Vacationing at Home

When I was thirty years old, my life was a mess.  There were things I wanted to do that I almost never did: read, write, and exercise were a couple of the big ones.  However, I did other things that I didn’t want to do:  drank a lot of alcohol, stayed out half the night, and watched a lot of television, primarily sports.  I felt like I was wasting my life and stuck in some destructive cycles.  No matter how many promises I made to myself that I would change, I didn’t seem to be able to break my bad habits.

Among the actions I took to try and change my life was that  I moved 700 or so miles to the southeast of where I was living in Indiana to Charlotte, North Carolina.  My move filled me with mental and physical energy to explore:  I hiked the mountains around Asheville, I went rafting, I drove to the Outer Banks, and I enrolled in graduate school.  Beyond that, I went out of my way to avoid routine and instead try new things:  I hung out in bookstores and I went to live acoustic shows to hear artists of whom I’d never heard.  I tried to run both literal and figurative new paths each week.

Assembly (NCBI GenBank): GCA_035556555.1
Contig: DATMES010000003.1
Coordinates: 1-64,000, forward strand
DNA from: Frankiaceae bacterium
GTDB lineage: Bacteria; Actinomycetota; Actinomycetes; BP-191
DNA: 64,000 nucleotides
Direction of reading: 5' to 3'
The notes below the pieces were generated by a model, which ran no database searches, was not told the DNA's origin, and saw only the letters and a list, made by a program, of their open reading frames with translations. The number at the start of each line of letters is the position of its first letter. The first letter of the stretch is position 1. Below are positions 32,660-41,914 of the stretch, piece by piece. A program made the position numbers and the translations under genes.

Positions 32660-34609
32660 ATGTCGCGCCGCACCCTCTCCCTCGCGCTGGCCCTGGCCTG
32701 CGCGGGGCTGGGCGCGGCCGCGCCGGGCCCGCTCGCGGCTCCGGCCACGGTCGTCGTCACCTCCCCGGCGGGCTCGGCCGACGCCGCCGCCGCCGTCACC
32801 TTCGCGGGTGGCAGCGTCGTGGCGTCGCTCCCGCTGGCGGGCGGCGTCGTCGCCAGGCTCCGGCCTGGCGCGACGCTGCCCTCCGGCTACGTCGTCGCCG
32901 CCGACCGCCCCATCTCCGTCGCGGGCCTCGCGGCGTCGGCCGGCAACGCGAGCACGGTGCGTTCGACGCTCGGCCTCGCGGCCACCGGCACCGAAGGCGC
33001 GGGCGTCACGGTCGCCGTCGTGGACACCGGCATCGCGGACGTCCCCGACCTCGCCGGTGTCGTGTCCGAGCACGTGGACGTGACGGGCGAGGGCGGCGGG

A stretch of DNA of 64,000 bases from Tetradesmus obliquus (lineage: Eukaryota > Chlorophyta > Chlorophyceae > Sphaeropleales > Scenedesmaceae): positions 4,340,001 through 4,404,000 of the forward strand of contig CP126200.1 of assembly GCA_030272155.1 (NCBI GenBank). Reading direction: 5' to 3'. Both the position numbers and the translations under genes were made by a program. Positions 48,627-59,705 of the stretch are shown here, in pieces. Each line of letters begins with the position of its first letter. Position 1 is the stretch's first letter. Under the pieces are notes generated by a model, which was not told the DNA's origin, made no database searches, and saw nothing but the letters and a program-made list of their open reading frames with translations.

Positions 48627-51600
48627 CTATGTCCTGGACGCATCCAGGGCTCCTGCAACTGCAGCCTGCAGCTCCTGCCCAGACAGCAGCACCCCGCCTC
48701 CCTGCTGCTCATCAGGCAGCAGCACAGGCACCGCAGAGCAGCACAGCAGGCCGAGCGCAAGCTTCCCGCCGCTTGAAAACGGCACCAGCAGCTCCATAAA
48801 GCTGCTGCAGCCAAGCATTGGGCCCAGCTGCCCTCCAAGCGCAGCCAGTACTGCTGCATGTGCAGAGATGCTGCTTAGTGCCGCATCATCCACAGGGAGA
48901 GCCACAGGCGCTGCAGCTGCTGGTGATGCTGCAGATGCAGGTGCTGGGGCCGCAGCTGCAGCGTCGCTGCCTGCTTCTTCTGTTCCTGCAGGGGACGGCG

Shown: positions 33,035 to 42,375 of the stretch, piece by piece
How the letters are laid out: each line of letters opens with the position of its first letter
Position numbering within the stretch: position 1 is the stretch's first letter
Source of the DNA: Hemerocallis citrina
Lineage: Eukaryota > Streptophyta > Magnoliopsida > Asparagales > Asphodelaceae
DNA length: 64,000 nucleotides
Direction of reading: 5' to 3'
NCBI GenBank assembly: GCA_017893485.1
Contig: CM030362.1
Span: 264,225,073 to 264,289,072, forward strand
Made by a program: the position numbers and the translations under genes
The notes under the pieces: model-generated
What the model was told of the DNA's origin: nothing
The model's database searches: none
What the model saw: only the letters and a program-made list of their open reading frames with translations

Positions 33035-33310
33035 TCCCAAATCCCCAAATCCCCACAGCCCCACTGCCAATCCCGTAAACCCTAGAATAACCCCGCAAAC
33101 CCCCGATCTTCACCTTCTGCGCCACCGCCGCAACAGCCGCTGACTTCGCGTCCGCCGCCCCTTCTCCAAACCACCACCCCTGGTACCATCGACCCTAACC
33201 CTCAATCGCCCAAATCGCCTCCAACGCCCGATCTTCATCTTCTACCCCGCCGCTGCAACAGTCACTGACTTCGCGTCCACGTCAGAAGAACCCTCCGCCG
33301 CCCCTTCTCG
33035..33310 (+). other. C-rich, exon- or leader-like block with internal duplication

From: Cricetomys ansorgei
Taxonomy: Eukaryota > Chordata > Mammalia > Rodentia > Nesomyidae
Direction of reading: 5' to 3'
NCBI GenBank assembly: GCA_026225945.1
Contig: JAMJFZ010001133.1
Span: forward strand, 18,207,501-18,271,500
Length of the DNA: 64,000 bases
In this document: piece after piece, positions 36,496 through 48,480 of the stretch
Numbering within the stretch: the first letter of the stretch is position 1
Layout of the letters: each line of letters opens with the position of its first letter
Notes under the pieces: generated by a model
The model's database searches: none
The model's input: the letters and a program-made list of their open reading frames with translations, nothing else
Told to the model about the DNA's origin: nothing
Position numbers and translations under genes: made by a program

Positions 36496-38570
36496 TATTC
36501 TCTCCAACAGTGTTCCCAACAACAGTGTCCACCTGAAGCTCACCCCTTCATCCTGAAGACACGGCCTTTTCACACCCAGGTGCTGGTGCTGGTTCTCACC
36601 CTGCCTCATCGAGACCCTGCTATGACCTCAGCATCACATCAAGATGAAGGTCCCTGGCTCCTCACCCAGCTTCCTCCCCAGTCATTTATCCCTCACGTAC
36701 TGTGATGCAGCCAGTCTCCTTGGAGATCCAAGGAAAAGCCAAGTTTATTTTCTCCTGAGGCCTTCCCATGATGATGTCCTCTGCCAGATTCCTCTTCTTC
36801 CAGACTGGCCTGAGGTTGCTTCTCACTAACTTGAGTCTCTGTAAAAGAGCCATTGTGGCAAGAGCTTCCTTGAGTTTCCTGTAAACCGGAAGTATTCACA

Life got better. I did what I intended to do, but I also began to think about all that I had not done back in Indiana.  I realized it was in my nature (a lot of our natures?) to go on vacation and explore, but I was apt to stay put in my routines and the places I knew when I was at home.  I’d been to Honolulu with the basketball team and trekked all over the island to be sure that I wouldn’t miss anything, but back home in Indiana, I had never even been up to Lake Michigan to spend the day at the sand dunes.  Thinking back on those experiences, I’m determined to try and get out with my family to see the places near where I live.